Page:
Preservation, refurbishment, modernization
Got a new 72 land yacht mostly intact. This my 1st AS, I need to do everything to this trailer. Do I try to preserve countertops, stove, oven etc. Is there a value difference between preserved to modernize trailers.
I believe there is strong push to preserve these but I what a functional trailer also. At this I am afraid to even paint the yellowed walls.
IMHO Clean everything first with Spray Nine anti-bacterial cleaner, and I do mean everything, maybe even two or three times; you'd be surprised at how much gunk Spray Nine takes off.
Once everything is clean as clean can be, take stock of what works and what doesn't and if that dirty wall is now acceptable. You would also be surprised by changing curtains, cabinetry and easily replaceable surfaces with clean bright white surfaces turns a dark dirty place into a bright airy place without repainting anything.
Below is mine before and after. The interior walls were washed and thats it.
My theory is, If you cannot replace the Airstream part with something as lighter or lighter and better, then it stays and you work with it. All my interior gables are stock Airstream as they are aluminum clad paper core walls and very light. I didn't want the dark MacTac walnut so I reclad them in new vinyl.
Welcome to the forums!
The answer to your question would depend on how rare your particular trailer model might be, and what you want to do with it!
If a trailer is rare it has significant collector value, which modifications would reduce. But they made quite a few Overlanders, so my guess is that your 1972 model is not very rare. So modifications won't hurt the resale value much if any--and if you fixed something that didn't work, of course, you added to the value.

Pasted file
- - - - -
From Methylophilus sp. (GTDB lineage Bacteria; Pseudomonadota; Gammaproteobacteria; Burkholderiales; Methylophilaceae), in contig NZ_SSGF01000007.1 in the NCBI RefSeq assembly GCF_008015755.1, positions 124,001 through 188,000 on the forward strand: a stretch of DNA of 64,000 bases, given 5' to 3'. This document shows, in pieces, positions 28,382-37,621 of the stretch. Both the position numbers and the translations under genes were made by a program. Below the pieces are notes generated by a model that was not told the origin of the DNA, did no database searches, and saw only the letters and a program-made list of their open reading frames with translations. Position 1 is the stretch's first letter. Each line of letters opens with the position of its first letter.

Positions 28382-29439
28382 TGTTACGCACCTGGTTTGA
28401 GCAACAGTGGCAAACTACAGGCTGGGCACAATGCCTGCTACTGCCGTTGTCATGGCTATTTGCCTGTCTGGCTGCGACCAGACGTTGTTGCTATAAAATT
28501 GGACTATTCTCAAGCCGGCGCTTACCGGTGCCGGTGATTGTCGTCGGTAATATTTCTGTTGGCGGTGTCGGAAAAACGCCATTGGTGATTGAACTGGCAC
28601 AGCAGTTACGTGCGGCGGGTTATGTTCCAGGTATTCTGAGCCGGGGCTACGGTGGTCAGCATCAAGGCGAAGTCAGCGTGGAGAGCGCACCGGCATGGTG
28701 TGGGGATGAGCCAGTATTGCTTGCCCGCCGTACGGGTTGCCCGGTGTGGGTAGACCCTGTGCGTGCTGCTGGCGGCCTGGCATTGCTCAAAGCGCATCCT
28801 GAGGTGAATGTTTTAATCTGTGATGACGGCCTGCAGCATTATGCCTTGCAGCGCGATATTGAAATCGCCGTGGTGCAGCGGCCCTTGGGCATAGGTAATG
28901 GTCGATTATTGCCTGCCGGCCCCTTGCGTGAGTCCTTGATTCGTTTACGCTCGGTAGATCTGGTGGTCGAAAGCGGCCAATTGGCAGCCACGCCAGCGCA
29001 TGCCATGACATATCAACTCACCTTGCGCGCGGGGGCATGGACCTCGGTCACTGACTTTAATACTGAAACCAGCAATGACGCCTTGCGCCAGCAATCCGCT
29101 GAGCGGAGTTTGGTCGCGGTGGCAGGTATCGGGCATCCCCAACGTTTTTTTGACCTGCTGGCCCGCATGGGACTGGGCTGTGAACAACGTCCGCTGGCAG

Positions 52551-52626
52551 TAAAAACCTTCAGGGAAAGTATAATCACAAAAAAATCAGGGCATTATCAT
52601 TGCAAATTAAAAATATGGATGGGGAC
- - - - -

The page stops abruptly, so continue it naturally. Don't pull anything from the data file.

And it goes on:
I agree with the above Isuzusweet--CLEAN the heck out of everything before deciding what you want to do about painting and refinishing. I think your 1972 still had the Zolatone paint interior, which is indestructable. You can clean it with anything, up to scouring powder. When we got our 1960 Pacer (years ago) the inside was a dingy yellow. My wife scrubbed it two or three times with some kind of dynamite cleaner (Simple Green, if I recall) and it cleaned up good as new.
We faced the same question with our 1960--on the one hand, we wanted more creature comforts--the Pacer was pretty Spartan--but we didn't want to butcher up the nearly original trailer because 1960 Pacers are rare--they only made 100 of them. So we ended up buying a 1980 trailer that had the things we wanted and sold the Pacer to someone who wanted a rare one.
When we first started Airstreaming (13 years ago now) an experinced trailer restorer said, "Clean it up and fix it up until it's roadworthy and habitable, then take it on the road." That was excellent advice. When you camp in an Airstream for a while you will find things you want, but you will also discover that some of the features were made that way for very good reasons. Your ideas about modifications will evolve as you use the trailer.
Welcome aboard. I have a 73 Overlander, and AFAIK, there is nothing that cant be changed or upgraded that will negatively affect its value. In other words do whatever you want to it, its your trailer.
Camp in it for a bit, see what you like about it and dislike. Peruse the forums and see what other folks have done and get some ideas. I had no love for the dark 70's interior or the original gaucho setup so that is all changed. These links are some of what I've done with mine over the last three years:
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